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Centre for Evidence-
Based Medicine

Premature infants: Prophylactic intravenous indomethacin decreases risk of PDA

Clinical Bottom Line

All trials suggest that prophylactic indomethacin is associated with short-term benefits, namely reduction of Patent Ductus Arteriosus (PDA) and severe Intraventricular Hemorrhage (IVH grade 3 and 4).


Fowlie PW. Prophylactic intravenous indomethacin in very low birth weight infants (Cochrane Review). In: The Cochrane Library, 1997. Oxford: Update Software.
Lead author's name and fax: Fowlie PW. Fax: 01382 645783

Clinical Question

In a very premature infant, does indomethacin prophylaxis improve survival without severe disability?

Search Terms

"Indomethacin" in the NIH Web Site that publishes all neonatal reviews for the Cochrane Collaboration: silk.nih.gov/silk/cochrane (no longer online).

The Review

  • Data Sources: Medline, Embase, Oxford Database of Perinatal Trials
  • Study Selection: Restricted to randomised controlled trials using prophylactic intravenous indomethacin in newborn infants with birth weights <1751 grams.
  • Data Extraction: Each of the articles identified by the original literature search was assessed independently, using the inclusion criteria, by the author and a colleague trained in research methodology. Each selected article was reviewed by the author and the outcomes measured were recorded, initially without specific data. Any discrepancies were resolved by a third data extraction. The data from abstracts were compared with those from full manuscripts by the same author(s) to avoid duplicating data.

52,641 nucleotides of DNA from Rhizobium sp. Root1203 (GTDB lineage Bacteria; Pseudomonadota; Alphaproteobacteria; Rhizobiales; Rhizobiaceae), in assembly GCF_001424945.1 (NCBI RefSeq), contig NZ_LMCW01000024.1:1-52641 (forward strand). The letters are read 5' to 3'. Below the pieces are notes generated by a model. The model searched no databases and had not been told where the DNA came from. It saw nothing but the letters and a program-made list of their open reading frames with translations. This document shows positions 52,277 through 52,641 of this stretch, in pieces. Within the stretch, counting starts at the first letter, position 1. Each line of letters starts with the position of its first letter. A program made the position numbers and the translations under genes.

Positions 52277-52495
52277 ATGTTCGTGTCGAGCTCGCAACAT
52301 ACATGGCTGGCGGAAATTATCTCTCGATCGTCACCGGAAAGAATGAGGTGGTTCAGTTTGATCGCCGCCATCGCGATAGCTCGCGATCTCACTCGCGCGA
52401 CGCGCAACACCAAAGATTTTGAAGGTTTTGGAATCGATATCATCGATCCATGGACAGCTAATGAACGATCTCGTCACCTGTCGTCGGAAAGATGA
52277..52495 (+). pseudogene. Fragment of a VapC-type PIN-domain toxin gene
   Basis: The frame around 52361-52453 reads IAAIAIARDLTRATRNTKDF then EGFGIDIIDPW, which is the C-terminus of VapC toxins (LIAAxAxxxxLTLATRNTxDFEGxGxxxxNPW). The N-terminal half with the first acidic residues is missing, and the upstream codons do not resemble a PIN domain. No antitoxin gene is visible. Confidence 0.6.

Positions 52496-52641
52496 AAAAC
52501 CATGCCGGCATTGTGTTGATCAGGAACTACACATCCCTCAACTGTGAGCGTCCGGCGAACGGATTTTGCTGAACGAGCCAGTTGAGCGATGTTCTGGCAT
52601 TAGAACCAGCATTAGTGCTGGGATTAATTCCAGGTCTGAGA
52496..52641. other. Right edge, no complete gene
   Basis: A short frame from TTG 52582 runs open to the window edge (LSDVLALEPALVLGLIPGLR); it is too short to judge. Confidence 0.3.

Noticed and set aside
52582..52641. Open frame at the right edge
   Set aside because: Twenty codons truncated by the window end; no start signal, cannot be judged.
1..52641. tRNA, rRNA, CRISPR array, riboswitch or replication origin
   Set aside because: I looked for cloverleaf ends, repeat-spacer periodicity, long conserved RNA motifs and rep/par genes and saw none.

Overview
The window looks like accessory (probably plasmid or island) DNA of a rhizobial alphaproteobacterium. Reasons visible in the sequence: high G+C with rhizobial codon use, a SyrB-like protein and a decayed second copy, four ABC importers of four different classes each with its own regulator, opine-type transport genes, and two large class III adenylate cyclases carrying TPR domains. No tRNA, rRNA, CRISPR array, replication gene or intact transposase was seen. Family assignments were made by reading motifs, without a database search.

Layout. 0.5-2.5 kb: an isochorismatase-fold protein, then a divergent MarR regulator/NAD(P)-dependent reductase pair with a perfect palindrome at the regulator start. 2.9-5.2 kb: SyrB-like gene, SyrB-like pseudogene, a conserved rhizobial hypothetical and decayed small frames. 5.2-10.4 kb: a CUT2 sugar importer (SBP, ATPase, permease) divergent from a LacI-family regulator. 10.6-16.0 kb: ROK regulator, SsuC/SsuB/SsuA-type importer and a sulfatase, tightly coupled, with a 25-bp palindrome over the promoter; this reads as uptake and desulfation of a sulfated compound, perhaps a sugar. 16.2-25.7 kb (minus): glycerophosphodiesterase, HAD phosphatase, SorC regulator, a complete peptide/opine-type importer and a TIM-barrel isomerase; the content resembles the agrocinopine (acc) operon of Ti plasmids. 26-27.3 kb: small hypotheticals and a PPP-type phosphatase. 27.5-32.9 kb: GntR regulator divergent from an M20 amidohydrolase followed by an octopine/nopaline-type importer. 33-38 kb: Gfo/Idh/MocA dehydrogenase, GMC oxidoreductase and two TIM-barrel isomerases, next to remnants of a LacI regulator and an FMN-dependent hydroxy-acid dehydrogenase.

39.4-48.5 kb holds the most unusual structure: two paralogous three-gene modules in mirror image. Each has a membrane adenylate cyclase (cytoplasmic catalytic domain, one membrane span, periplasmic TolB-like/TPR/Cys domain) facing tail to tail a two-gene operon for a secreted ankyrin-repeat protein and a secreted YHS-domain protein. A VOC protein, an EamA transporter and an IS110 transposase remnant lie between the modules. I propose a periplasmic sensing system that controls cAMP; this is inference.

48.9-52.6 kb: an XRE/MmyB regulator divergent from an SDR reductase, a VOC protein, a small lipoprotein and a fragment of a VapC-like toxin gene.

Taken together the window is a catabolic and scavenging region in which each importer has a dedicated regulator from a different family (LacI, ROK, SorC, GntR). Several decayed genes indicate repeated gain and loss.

• Multiple independent reviews of individual reports? No
  • Tested for heterogeneity? No

The Evidence

Outcome Time to Outcome Typical CER Typical OR RRR NNT p Value
All intraventricular hemorrhage (IVH) 0.3599 0.61 29% 10
95% Confidence Intervals 0.47 to 0.79 7 to 19
For IVH Grade 3 and 4 0.1336 0.55 41% 18
95% Confidence Intervals 0.37 to 0.80 13 to 42
For symptomatic PDA 0.3293 0.29 62% 5
95% Confidence Intervals 0.21 to 0.40 4 to 6


Despite the evidence of short-term benefits, indomethacin prophylaxis is not widely used in many countries, due to concerns about drug safety (e.g. the risk of necrotizing enterocolitis and gastro-intestinal perforations) and the lack of convincing data on long-term outcomes after indomethacin prophylaxis in this high-risk population. Therefore, an international placebo-controlled trial was launched in 1996, to determine whether the prophylactic administration of low-dose indomethacin to infants weighing 500-999 grams at birth improves survival without neurosensory impairment to a corrected age of 18 months. This trial is funded by the Medical Research Council of Canada, and co-sponsored by the National Institute of Child Health and Human Development. Twelve-hundred and two infants have been enrolled between 1996 and 1998 in Canada, the US, Australia, New Zealand and Hong Kong. Follow-up will be completed early in the year 2000. For further information, please contact Barbara Schmidt.

Appraised By

Barbara Schmidt, MD, MSc, FRCP(C), and Bo Zhang, MPH
HSC 3N11E, Department of Pediatrics and Clinical Epidemiology & Biostatistics
McMaster University
1200 Main Street West, Hamilton, Ontario, Canada L8N 3Z5

Fax: (905) 521-5007
Friday, February 25, 1999
Email: schmidt@fhs.mcmaster.ca, zhangbo@fhs.mcmaster.ca

Expiry Date

Kill or Update By: December 31, 2000